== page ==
Unmanned aircraft airspace information provider AirMap and the American Association of Airport Executives (AAAE) released a notification system to make airport operators aware of nearby drone flights. The Digital Notice and Awareness System (D-NAS) is a quasi flight planning and notam system for participating unmanned aircraft systems (UAS) operators and airports, allowing UAS operators to send encrypted digital flight notices to the airport’s operations center.
“The new integration of this digital notice and awareness system will allow someone operating those drones to automatically give notice through the app they’re using,” explained AirMap CEO Ben Marcus.
When planning a UAS flight within five miles of an airport that participates in D-NAS, the operator uses the drone app on a mobile device to send the notice to the airport. The digital notice (flight plan) then shows up on the D-NAS display on the airport’s computer with the planned location of the flight, radius, height and duration. While D-NAS is like a flight plan now, Marcus said, “Over time we plan more real-time updating.”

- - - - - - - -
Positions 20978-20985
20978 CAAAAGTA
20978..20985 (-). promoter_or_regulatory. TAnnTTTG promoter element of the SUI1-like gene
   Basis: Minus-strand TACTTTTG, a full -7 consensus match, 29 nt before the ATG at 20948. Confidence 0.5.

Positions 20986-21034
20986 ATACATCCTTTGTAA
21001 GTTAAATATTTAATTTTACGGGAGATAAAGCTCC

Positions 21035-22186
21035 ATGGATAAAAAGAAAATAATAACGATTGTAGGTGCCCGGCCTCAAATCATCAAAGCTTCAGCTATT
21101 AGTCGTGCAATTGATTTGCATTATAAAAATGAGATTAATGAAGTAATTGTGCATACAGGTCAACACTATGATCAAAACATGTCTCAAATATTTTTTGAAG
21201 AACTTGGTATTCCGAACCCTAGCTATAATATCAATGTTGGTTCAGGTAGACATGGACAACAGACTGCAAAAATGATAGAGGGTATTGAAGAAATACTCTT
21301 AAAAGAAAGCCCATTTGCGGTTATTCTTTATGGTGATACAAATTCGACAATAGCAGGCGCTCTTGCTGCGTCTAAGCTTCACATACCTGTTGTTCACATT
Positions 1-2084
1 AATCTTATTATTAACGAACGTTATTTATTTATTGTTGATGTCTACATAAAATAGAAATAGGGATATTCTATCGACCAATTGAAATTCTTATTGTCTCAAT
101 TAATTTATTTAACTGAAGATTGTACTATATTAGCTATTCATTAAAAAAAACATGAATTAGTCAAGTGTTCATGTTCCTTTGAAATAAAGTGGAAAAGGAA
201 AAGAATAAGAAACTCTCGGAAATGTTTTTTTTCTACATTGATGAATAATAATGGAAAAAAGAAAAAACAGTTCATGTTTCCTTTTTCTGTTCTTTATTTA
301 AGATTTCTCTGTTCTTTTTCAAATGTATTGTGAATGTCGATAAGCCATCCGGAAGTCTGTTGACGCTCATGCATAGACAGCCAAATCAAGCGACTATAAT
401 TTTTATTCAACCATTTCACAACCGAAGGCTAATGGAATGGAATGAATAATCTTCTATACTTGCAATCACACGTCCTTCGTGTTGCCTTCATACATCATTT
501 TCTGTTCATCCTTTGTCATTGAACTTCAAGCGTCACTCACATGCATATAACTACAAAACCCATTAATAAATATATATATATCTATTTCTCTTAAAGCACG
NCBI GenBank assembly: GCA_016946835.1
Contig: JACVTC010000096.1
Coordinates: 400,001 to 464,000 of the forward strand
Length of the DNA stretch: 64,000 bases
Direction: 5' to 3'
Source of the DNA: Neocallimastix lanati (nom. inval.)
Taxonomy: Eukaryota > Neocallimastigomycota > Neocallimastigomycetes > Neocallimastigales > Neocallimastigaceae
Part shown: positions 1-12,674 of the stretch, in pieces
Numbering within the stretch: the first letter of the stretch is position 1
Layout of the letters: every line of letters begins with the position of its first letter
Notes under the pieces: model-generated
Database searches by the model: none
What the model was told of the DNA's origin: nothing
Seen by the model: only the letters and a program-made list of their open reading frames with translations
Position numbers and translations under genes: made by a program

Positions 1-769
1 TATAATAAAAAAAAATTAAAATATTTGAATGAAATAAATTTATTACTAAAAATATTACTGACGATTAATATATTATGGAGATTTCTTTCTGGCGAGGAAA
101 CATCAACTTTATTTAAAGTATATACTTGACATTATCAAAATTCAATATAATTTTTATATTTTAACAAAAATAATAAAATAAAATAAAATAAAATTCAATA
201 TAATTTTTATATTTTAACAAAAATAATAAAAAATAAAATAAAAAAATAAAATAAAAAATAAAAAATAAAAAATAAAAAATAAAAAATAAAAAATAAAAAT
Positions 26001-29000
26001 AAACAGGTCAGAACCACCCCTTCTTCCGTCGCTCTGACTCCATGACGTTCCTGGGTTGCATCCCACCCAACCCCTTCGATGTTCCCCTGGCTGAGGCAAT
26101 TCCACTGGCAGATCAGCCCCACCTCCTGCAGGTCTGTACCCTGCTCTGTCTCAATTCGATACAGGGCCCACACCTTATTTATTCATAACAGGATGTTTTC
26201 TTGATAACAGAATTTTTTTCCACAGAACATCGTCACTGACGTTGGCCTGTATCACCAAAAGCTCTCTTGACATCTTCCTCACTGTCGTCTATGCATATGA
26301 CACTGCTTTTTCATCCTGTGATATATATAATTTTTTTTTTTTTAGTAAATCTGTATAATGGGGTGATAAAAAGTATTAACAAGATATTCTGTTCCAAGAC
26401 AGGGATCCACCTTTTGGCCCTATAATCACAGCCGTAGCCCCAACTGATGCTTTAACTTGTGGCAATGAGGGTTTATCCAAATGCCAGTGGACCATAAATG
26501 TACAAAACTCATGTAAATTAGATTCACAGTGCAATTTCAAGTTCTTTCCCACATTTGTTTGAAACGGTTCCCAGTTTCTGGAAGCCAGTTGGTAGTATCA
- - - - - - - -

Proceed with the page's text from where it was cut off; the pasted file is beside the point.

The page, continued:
Participating D-NAS drone manufacturers include DJI, Yuneec and 3DRobotics, but any drone operator will be able to submit a notice into D-NAS using the AirMap website or an upcoming iOS app. There is no charge for UAS operators to use D-NAS, and airport operators pay nothing during the testing period.
So far more than 50 airports have signed up for D-NAS, including airports in Houston; Denver; Columbus, Miss.; Charlotte, N.C.; Reno, Nev.; Wilmington, Del.; Cape May, N.J.; Fairbanks, Alaska; and Oxnard and Camarillo, Calif. “I think the airports are hungry for this kind of awareness,” Marcus said. “They’re clearly concerned about UAS, and we’re taking some pragmatic steps to carve away major chunks of risk by helping airports see where UAS are operating.”
To participate in D-NAS, the airport’s ICAO code has to be input into the AirMap system, then the airport has to create authorized users who can view the D-NAS display. AirMap is accepting all airports that want to participate in pilot testing. “We’re taking as many as we can get,” he said. “As we bring them on, we’re learning from the experience and improving the product and process and making sure the final product is as good as possible.”